As this year’s London Indian Film Festival came to an end last Thursday with the world premiere of Toba Tek Singh, the audience had the opportunity to interact with director Ketan Mehta about the making of the film and Zee’s Zeal for Unity initiative, along with producer Shaili Kejriwal.
“I have been admirer of Manto’s work and specially Toba Tek Singh. It’s such an incredible story, and ever since I read it many many years ago that I’ve been wanting to make a film.”
The director knew that Toba Tek Singh was the right story for the Zeal for Unity initiative. “The idea was fascinating, and when they asked me what I would like to do, the first story that came to mind was Toba Tek Singh, which was I think one of the greatest Urdu short stories of the time as far as the Partition is concerned, and Manto is one of the greatest Urdu writers of all times.”
The producers agreed with the director and quickly came on board with the project. “One good thing about this entire experiment is that there were no preconditions. The filmmakers were given complete freedom to do what they wanted to do”, the director added.
However, the project was very challenging. With a budget of under £70,000, the film was completed in 11-12 days, but the director praised the commitment of the whole team, including the lead actors. “All these actors worked for really nothing, just for the passion of it, just for the good will of it, just for the joy of it. That’s how this type of films are getting made.”
Producer Shaili Kejriwal also talked of the challenges of the project. “This is the first time in the history of India and Pakistan that filmmakers from both sides are coming together, and that was the real challenge of convincing twelve people and getting them to make films in trying conditions with no budgets.”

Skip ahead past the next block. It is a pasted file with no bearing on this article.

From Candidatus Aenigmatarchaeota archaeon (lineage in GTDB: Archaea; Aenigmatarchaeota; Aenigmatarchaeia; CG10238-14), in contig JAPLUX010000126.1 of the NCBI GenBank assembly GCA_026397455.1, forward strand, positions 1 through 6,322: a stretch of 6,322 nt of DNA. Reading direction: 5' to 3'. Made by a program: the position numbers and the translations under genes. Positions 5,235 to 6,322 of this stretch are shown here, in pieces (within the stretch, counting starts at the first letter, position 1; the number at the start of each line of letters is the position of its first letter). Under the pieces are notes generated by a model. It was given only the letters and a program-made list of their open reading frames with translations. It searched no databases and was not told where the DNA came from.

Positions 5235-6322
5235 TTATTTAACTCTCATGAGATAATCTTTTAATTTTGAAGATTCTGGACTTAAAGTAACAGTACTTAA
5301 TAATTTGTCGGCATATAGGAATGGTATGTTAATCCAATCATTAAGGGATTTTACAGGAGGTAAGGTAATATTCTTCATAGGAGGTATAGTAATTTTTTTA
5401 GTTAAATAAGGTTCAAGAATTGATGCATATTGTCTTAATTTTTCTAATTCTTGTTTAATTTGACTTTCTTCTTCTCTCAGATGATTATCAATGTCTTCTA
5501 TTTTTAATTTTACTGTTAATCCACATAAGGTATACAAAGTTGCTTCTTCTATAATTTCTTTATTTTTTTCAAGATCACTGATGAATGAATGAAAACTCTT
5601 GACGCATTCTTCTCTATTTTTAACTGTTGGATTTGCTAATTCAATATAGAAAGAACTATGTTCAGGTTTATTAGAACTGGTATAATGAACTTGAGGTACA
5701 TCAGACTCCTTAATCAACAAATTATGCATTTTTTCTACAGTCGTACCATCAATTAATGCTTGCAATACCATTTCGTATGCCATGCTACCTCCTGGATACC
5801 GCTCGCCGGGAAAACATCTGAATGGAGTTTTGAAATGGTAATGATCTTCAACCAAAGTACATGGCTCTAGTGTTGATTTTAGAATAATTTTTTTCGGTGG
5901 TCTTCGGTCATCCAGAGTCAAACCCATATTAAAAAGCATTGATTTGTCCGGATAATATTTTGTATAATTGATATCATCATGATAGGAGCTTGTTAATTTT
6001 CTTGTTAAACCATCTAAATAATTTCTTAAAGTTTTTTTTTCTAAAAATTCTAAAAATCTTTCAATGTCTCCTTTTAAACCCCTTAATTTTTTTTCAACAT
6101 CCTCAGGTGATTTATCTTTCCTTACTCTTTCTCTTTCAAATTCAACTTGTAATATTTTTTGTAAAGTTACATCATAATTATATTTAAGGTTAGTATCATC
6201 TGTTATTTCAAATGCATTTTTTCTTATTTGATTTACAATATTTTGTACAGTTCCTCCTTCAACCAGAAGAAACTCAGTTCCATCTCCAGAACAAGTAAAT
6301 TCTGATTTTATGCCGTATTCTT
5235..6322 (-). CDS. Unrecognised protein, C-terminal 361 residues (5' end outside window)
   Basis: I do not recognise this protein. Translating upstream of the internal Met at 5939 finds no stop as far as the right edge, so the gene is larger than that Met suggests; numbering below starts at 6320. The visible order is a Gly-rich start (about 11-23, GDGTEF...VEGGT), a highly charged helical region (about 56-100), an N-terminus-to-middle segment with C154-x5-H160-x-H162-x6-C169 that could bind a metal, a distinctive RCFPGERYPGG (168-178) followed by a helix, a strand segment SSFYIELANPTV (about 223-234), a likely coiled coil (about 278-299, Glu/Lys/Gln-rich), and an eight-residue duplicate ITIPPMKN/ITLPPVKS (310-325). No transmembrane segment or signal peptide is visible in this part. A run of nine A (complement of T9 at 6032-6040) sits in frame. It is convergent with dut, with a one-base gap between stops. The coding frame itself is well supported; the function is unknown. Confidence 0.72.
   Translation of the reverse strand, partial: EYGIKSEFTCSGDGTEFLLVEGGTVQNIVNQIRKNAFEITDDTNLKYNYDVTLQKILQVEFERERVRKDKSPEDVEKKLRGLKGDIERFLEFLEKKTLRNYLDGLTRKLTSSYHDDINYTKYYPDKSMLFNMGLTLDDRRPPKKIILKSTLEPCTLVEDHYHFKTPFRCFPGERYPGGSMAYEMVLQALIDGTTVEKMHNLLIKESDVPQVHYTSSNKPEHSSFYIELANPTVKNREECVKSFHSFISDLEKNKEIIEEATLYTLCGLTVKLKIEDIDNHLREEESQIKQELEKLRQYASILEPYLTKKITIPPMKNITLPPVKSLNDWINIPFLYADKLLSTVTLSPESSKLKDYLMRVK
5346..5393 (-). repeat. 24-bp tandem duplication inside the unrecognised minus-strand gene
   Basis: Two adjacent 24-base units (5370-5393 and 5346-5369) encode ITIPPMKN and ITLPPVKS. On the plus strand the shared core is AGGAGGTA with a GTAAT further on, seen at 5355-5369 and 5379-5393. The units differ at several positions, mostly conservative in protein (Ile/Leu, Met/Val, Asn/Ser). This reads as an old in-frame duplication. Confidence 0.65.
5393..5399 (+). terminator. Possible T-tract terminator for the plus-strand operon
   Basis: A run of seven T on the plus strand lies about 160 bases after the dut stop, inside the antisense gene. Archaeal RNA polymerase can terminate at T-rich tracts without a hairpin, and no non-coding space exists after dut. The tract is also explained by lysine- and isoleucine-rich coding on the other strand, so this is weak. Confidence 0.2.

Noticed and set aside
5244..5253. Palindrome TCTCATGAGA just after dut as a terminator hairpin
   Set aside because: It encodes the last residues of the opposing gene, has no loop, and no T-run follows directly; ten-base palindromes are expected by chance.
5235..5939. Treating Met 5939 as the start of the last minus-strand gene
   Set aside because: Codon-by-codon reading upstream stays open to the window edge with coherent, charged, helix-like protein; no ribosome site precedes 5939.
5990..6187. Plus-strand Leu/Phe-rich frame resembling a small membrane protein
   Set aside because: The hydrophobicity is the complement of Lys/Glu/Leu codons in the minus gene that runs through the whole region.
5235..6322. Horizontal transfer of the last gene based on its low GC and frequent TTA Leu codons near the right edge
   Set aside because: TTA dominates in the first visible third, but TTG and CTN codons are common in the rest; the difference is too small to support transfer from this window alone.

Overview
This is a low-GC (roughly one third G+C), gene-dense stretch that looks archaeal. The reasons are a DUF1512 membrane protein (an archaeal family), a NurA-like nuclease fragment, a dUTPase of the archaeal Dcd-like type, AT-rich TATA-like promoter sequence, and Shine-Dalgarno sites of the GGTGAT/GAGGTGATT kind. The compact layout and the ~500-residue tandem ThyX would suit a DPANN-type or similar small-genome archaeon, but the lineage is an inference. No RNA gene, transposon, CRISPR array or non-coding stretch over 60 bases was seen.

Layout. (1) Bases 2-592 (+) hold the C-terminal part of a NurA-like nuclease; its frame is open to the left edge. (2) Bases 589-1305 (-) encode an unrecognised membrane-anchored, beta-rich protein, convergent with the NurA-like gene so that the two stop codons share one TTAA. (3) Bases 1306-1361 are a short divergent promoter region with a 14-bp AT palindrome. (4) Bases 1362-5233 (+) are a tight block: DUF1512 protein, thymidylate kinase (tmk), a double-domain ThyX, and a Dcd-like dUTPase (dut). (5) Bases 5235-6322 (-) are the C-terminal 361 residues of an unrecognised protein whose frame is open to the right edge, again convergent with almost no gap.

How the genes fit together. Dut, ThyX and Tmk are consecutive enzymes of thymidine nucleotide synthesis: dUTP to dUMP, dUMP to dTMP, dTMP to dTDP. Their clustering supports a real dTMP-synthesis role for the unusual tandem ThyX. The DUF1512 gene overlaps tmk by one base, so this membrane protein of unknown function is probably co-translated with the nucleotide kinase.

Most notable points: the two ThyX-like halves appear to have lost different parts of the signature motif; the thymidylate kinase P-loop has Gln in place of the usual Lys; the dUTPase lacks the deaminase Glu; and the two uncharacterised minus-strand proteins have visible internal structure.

The director added: “I believe that films don’t get made with money, they get made with passion. And this film is a good example of that.”
The Zeal for Unity initiative is an ambitious project that aims to bring together nations in conflict through their creative thought leaders. This is just the first project in the initiative which will be followed by other campaigns on other creative platforms such as music and television.
About the impact of the film on the audience, producer Shaili Kejriwal was very clear. “I hope this film offends people, I really wanted to offend people. Only then something will change. The fact of dividing people senselessly, mindlessly is offensive; the act is offensive. I want people to feel offended and do something.”
The premiere at LIFF is just the first stop in the journey of Toba Tek Singh and the other films in the project, as producers are planning to take them to several festivals, and then they will be broadcasted on the Zee network, which is available in 171 countries. “We want as many people to watch it as possible”, she added.
Despite being conceived decades ago, Mehta felt that the story of Toba Tek Singh is still much relevant today. “The lunacy is actually multiplying. The fanatism, the intensity of violence, internal as well as external, is galloping away.”
The director stressed the social responsibility of artists and how their work can contribute to a better future. “It cannot be left to the politicians to harmonise; the artists have to do their bit. I am proud that twelve filmmakers, six from this side and six from that side, actually came forward for this initiative. I think it’s a great first step; I think we all should applaud that.”
This was a very interesting Q&A to conclude this year’s LIFF. We hope to hear from Toba Tek Singh and other Zeal For Unity projects in the near future.
We have pictures from the Q&A as well as pictures from the red carpet!